Almost every country on Earth has passed data privacy laws regulating the collection of personal information, the ways subjects are informed of collection activities and the control those subjects have over the transfer of that information.24
The penalties for failing to comply with these laws primarily consist of fines, although they can also include blocking websites and lawsuits. Website operators and other entities who collect personal information should therefore familiarize themselves with the relevant data privacy laws in their jurisdiction. These laws discussed in this blog post are current as of 2022, but subject to frequent change.
The United States doesn’t have a single federal law that regulates data privacy, despite repeated efforts to enact such legislation. However, it does have many data privacy laws specific to a particular jurisdiction or industrial sector, including finance, healthcare, marketing and telecommunications. The only states that have passed comprehensive legislation on data privacy so far are California, Virginia, Colorado and New York.
Virginia passed its Consumer Data Protection Act (CDPA) in March, 2021 certain rights over their data. Organizations covered by this law include those that do business in Virginia or sell products and services targeted towards residents in Virginia, provided they also control the personal data of at least 100,000 people, or control the personal data of at least 25,000 people and earn at least half the revenue from selling personal information. Companies affected by the CDPA have restrictions on the data they can collect, how they must protect it and whom they can share it with.
Colorado passed the Colorado Privacy Act in June 2020, which places obligations on the controllers and processors of personal data. It bears significant similarities to the data privacy laws in California and Virginia. The Colorado privacy act also borrows ideas from the General Data Protection Regulation (GDPR), which regulates data privacy for the European Union (EU).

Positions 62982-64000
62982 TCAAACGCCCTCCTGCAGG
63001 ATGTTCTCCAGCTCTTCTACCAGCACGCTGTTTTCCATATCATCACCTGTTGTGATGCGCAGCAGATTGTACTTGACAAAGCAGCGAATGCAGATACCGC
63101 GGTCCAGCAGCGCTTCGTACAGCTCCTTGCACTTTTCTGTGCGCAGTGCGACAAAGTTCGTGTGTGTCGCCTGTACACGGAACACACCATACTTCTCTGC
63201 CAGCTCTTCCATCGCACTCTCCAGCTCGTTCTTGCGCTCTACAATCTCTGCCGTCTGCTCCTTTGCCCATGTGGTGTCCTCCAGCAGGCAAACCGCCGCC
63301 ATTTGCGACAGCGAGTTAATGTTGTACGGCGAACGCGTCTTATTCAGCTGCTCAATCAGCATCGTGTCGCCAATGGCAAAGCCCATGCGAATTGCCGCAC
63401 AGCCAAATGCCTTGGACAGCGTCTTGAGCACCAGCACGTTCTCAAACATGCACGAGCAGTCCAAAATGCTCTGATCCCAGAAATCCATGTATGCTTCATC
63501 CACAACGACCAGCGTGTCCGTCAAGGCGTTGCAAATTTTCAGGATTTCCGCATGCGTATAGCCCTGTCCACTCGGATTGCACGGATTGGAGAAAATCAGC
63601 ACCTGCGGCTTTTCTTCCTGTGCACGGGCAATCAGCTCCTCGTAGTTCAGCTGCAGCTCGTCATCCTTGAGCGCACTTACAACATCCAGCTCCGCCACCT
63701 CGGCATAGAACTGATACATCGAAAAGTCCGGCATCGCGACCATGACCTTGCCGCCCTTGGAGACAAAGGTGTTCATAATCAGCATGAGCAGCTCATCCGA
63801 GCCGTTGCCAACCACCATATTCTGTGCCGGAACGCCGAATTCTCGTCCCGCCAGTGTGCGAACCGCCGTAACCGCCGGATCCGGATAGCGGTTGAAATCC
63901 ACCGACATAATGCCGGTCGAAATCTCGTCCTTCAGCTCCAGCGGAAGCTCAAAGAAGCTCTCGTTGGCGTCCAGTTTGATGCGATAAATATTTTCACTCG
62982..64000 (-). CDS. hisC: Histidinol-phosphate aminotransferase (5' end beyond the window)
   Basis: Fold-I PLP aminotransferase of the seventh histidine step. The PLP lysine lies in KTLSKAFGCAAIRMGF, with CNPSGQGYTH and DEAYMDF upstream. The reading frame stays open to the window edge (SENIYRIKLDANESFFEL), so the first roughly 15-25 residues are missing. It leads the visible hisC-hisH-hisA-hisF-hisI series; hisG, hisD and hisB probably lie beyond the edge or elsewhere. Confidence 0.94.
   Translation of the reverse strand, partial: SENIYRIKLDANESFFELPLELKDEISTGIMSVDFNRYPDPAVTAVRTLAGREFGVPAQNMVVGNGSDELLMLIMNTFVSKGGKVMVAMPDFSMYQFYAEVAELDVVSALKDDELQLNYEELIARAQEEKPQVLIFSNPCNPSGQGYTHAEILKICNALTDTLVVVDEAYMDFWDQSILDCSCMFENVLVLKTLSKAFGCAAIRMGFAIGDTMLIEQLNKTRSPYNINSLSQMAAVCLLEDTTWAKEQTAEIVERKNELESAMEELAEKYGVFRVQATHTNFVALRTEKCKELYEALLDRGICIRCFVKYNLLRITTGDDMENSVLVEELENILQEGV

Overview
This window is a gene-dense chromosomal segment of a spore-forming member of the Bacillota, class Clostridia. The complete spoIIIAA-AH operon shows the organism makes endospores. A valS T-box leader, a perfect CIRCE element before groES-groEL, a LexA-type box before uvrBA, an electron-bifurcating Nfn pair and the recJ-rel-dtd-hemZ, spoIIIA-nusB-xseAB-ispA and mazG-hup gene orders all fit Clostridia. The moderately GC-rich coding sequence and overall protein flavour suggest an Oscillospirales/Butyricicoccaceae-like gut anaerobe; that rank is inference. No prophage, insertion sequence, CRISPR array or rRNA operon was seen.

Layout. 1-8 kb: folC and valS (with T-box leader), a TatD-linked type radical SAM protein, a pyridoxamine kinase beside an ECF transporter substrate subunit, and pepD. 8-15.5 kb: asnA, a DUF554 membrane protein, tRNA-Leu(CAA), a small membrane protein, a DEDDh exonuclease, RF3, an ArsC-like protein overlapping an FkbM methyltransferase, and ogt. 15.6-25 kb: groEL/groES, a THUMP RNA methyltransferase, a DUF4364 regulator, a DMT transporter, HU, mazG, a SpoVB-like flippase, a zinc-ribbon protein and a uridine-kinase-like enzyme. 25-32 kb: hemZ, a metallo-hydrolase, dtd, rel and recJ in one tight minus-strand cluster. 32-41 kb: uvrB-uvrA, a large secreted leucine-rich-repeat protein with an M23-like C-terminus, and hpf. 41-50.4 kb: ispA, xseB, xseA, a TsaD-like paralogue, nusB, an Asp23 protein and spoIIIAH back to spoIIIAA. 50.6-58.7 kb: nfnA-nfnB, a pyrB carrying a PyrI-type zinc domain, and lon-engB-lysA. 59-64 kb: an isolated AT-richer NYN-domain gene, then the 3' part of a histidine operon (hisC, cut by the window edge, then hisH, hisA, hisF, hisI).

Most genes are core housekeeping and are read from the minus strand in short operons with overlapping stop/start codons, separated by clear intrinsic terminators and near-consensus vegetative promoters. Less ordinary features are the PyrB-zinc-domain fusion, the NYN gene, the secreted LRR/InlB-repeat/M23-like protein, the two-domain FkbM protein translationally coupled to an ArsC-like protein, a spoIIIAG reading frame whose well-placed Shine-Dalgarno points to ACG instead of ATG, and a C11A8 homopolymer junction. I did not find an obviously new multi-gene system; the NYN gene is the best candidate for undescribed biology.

New York passed its Stop Hacks and Improve Electronic Data Security (SHIELD) Act in July 2019 and is fully enforceable as of March 2020. This law amended the existing on data breach notification in that state by providing better protection for residents in that state from data breaches involving personal information. The SHIELD Act also further strengthens data security requirements for organizations that collect personal information on New York residents.
The GDPR regulates data privacy and protection in the EU and European Economic Area (EEA). It’s a critical component of privacy and human rights law, Article 8(1) of the Charter of Fundamental Rights of the EU in particular. The GDPR also regulates the transfer of personal data outside the EU and EEA.
Ireland fined WhatsApp $255 million in late 2021 for violating the GDPR, which was almost five times its previous record for GDPR fines. The basis for the fine was that WhatsApp’s messaging service failed to properly explain its data collection practices in its privacy notice. Authorities used the GDPR’s “one-stop-shop” mechanism to successfully increase the size of the fine. This provision can greatly increase GDPR fines in cases where the entity controlling the data isn’t in the EU, allowing each Supervisory Authority (SA) to impose a separate fine.